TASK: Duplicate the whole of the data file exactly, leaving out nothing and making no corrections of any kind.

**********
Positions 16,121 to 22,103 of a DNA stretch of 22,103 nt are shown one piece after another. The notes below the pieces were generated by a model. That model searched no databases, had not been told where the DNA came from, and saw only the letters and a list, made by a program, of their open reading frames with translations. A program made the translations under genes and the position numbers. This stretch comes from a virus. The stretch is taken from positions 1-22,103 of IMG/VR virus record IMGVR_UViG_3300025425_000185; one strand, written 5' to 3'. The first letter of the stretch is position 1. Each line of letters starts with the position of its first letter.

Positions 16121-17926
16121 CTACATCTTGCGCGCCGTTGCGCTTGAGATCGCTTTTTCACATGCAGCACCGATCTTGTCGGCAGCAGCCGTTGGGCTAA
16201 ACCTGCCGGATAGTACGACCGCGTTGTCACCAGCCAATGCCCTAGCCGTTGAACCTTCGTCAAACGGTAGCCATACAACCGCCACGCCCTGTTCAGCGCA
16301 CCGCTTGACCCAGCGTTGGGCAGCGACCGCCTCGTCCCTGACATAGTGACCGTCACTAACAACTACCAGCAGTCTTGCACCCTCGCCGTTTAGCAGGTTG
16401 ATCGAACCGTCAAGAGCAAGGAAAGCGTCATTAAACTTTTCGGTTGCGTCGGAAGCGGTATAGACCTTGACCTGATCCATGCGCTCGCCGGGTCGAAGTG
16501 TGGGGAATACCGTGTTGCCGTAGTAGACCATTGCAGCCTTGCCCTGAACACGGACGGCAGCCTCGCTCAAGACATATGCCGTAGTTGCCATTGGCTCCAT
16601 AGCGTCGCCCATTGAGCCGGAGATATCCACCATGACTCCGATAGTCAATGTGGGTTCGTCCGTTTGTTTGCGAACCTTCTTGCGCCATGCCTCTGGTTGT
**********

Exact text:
Positions 16,121 to 22,103 of a DNA stretch of 22,103 nt are shown one piece after another. The notes below the pieces were generated by a model. That model searched no databases, had not been told where the DNA came from, and saw only the letters and a list, made by a program, of their open reading frames with translations. A program made the translations under genes and the position numbers. This stretch comes from a virus. The stretch is taken from positions 1-22,103 of IMG/VR virus record IMGVR_UViG_3300025425_000185; one strand, written 5' to 3'. The first letter of the stretch is position 1. Each line of letters starts with the position of its first letter.

Positions 16121-17926
16121 CTACATCTTGCGCGCCGTTGCGCTTGAGATCGCTTTTTCACATGCAGCACCGATCTTGTCGGCAGCAGCCGTTGGGCTAA
16201 ACCTGCCGGATAGTACGACCGCGTTGTCACCAGCCAATGCCCTAGCCGTTGAACCTTCGTCAAACGGTAGCCATACAACCGCCACGCCCTGTTCAGCGCA
16301 CCGCTTGACCCAGCGTTGGGCAGCGACCGCCTCGTCCCTGACATAGTGACCGTCACTAACAACTACCAGCAGTCTTGCACCCTCGCCGTTTAGCAGGTTG
16401 ATCGAACCGTCAAGAGCAAGGAAAGCGTCATTAAACTTTTCGGTTGCGTCGGAAGCGGTATAGACCTTGACCTGATCCATGCGCTCGCCGGGTCGAAGTG
16501 TGGGGAATACCGTGTTGCCGTAGTAGACCATTGCAGCCTTGCCCTGAACACGGACGGCAGCCTCGCTCAAGACATATGCCGTAGTTGCCATTGGCTCCAT
16601 AGCGTCGCCCATTGAGCCGGAGATATCCACCATGACTCCGATAGTCAATGTGGGTTCGTCCGTTTGTTTGCGAACCTTCTTGCGCCATGCCTCTGGTTGT